The mission of the Suffolk County Water Authority is to provide safe drinking water to the residents of Suffolk County. The Authority serves 1.2 million Suffolk County residents; however, approximately 25,000 residents remain on private drinking water wells not connected to a public supplier. Many of these wells are threatened by harmful compounds. As New York State has set standards for emerging contaminants like the perfluorinated compounds PFOS and PFOA and looks to regulate additional emerging contaminants, the Authority has over the last few years aggressively connected the communities of Yaphank, Speonk, Wainscott and Westhampton.
The Authority’s effort to bring safe drinking water to those still on private wells has taken on a new urgency with the recent availability of federal and state funds.
Late last year, the Authority created a new division to develop a strategic plan to connect residents on private wells and seek federal and state funds to reduce the costs. It was recently announced that the federal government via the efforts of Senator Charles Schumer, Senator Kirsten Gillibrand and Representative Lee Zeldin had secured money for a private well connection project in Manorville. The Authority is optimistic this project will begin this summer.
In anticipation of additional federal funding, SCWA is submitting an application for approximately $5.1 million for another connection project on South River Road in Calverton just west of the Suffolk County Center. Sampling at this location has indicated perfluorinated compounds that exceed the state standard.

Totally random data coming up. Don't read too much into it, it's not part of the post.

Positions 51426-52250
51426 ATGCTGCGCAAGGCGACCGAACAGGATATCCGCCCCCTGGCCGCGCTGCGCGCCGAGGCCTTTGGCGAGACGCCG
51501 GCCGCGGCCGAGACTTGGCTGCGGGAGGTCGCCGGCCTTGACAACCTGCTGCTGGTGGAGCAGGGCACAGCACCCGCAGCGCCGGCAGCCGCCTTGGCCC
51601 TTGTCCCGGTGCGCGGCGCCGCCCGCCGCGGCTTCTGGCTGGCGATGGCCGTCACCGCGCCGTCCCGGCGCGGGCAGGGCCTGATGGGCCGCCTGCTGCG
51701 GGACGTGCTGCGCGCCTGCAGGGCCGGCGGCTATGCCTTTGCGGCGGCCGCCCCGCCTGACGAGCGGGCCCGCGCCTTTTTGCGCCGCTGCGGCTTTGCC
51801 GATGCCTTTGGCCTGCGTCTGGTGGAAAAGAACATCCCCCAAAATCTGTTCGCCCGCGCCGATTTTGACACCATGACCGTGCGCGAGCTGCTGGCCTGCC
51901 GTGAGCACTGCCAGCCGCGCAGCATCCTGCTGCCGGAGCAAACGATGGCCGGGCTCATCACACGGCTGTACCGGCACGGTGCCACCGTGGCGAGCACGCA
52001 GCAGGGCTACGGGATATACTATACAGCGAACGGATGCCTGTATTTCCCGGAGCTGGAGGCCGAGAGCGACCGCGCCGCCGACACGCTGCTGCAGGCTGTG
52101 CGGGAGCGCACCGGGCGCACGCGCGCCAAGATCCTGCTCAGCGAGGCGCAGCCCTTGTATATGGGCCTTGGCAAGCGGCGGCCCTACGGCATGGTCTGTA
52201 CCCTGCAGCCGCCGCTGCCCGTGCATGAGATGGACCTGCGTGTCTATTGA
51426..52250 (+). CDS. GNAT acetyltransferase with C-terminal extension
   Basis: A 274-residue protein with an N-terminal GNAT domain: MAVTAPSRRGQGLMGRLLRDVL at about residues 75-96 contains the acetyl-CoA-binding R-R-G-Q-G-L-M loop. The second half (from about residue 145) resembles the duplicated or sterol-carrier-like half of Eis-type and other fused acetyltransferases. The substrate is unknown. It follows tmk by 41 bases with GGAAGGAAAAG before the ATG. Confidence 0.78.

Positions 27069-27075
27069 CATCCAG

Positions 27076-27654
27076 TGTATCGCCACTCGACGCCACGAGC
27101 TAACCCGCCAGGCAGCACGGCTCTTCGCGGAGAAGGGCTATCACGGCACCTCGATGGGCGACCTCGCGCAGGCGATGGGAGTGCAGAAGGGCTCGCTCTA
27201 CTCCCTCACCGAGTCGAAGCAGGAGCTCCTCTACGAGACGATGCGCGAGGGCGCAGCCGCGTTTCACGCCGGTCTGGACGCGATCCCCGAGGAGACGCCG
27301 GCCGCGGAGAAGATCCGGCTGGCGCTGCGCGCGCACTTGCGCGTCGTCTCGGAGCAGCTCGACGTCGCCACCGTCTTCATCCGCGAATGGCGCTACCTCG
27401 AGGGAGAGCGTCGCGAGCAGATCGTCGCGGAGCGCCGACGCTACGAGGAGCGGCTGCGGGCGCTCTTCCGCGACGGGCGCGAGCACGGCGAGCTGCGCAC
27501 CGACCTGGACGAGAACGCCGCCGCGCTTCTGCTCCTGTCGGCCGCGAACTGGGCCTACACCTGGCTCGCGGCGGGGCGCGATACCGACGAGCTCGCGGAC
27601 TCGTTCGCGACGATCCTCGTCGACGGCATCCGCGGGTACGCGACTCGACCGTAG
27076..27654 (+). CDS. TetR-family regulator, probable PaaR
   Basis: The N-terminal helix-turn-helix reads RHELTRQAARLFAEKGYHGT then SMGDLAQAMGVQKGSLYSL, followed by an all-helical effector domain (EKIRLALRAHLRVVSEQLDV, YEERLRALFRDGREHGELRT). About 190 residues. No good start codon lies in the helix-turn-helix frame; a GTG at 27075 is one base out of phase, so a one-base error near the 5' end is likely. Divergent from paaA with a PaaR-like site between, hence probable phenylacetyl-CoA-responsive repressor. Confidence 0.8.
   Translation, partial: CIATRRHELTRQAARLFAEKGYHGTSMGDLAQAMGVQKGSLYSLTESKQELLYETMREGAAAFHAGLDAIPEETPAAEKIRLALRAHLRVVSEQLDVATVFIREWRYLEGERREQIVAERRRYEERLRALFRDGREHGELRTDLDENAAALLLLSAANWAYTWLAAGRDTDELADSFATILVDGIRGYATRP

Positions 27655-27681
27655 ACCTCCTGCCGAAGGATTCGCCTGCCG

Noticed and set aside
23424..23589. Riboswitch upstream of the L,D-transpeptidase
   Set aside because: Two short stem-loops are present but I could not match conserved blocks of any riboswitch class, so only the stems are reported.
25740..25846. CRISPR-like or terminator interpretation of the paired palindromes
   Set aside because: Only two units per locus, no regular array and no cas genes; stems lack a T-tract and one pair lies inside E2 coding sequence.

“It is, quite simply, our mission to make our water, which is tested around the clock and held to internal standards for quality more protective than regulators require, available to anyone in the county who would like to have it,” said SCWA Chairman Patrick Halpin. “And so this new division will bring a laser focus to an area of our work that was always been important to us. And this effort is facilitated by the greater availability of state and federal funds.”
The Customer Growth division has begun mapping out priority areas to begin direct personal outreach. Priority areas include neighborhoods with contamination that are currently being monitored by the Suffolk County Health Department.
This division plans to make sure residents on private wells realize that connecting to public water can save money, raise the value of their home and has never been more affordable. The average private well owner in Suffolk County can connect to public water for as low as $70 a month, which is only about $2.26 a day.
SCWA now also offers low cost financing for up to 25 years to make public water very affordable and available to those would like it.
The Suffolk County Water Authority is an independent public-benefit corporation operating under the authority of the Public Authorities Law of the State of New York. Serving approximately 1.2 million Suffolk County residents, the Authority operates without taxing power on a not-for-profit basis.